Melbourne: UNESCO today threatened to list Australia`s Great Barrier Reef as a `World Heritage in Danger` site, for allowing the dumping of up to three million cubic metres of dredged sediment by Indian companies GVK and Adani Group as part of a major coal port expansion plan.
Reef authorities granted permission for the dumping in January as part of a project to create one of the world`s biggest coal ports, triggering protests by environmentalists.
The nod by Great Barrier Reef Marine Park Authority (GBRMPA) would pave the way for North Queensland Bulk Ports Corp to dump dredged material for two terminals which have been undertaken by two Indian firms Adani Enterprises and GVK-Hancock, a partnership of?Indian conglomerate GVK and Hancock Coal.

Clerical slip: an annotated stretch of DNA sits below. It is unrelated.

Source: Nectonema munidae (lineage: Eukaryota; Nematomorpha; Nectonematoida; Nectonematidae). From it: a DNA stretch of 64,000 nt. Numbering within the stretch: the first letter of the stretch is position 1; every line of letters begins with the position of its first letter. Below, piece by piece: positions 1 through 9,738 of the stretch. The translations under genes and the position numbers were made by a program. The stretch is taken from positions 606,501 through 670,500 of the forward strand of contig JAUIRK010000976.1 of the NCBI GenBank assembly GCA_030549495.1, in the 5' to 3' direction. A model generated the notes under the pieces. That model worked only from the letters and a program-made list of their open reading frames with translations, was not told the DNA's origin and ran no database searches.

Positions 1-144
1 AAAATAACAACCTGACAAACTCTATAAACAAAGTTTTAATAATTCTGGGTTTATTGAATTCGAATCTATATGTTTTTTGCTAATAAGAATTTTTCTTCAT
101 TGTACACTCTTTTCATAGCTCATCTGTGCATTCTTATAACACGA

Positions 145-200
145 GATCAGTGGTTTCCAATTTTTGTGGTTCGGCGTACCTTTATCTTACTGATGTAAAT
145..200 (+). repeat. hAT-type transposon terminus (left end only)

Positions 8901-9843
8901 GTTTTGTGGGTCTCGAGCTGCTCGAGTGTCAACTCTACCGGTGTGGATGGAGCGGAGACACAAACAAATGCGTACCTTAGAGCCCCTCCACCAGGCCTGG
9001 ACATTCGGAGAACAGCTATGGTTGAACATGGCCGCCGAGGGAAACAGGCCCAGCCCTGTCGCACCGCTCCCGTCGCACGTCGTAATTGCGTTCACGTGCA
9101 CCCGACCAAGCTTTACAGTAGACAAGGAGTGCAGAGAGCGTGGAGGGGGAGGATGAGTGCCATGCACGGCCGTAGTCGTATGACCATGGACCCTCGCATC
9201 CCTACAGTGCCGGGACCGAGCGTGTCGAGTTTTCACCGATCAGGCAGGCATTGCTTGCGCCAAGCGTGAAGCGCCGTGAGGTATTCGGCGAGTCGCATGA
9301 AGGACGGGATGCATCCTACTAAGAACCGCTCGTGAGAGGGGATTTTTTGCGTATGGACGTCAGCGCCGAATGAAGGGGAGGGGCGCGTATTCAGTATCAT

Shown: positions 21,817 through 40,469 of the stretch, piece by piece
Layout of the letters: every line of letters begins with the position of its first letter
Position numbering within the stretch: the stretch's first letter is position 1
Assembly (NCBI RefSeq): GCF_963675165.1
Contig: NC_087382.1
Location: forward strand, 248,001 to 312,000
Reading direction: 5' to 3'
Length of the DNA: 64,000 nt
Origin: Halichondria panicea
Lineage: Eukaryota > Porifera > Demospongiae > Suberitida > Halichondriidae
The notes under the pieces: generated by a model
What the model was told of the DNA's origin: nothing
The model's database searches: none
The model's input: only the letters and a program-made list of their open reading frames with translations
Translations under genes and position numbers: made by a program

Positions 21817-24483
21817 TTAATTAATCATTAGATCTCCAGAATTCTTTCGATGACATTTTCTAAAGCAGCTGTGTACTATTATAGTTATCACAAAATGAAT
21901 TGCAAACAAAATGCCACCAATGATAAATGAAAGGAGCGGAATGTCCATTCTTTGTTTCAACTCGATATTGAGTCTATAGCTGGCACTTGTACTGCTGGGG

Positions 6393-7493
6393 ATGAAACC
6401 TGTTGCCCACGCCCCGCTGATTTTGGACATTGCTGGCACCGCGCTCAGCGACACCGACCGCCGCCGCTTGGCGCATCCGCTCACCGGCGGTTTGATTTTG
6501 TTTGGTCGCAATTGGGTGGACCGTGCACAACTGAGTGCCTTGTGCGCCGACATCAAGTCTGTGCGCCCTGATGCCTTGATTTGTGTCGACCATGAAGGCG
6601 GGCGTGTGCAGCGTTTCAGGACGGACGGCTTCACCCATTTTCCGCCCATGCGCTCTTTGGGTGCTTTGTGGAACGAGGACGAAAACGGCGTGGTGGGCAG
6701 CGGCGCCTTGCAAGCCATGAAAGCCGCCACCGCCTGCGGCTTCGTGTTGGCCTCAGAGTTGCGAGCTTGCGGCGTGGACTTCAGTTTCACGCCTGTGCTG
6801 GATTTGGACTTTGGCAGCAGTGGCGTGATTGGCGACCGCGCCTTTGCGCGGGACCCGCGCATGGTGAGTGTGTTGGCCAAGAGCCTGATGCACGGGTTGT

Scientists have warned that the sediment could smother or poison coral, hastening the death of the reef, which is already considered to be in "poor" health.
The United Nations Educational, Scientific, and Cultural Organisation said given "significant threats" to the reef, it should be considered for inclusion on the danger list.
In its first comments on the issue, UNESCO "noted with concern" and "regrets" the plan, which it said "was approved despite an indication that less-impacting disposal alternatives may exist".
It asked the government to provide a new report to the World Heritage Committee proving that dumping was the least damaging option and would not hurt the reef`s value.
The Great Barrier Reef is the world`s largest coral structure, rich in marine life and stretches for over 2,600 km along Australia`s eastern coast.
The dumping is part of a major development that would allow several companies to export coal reserves from the Galilee Basin area through the Abbot Point port, that lies south of Townsville on the Queensland coast.
Late last year, the Australian government approved an application for the coal terminal to be expanded. The dredging is needed to allow ships into the port.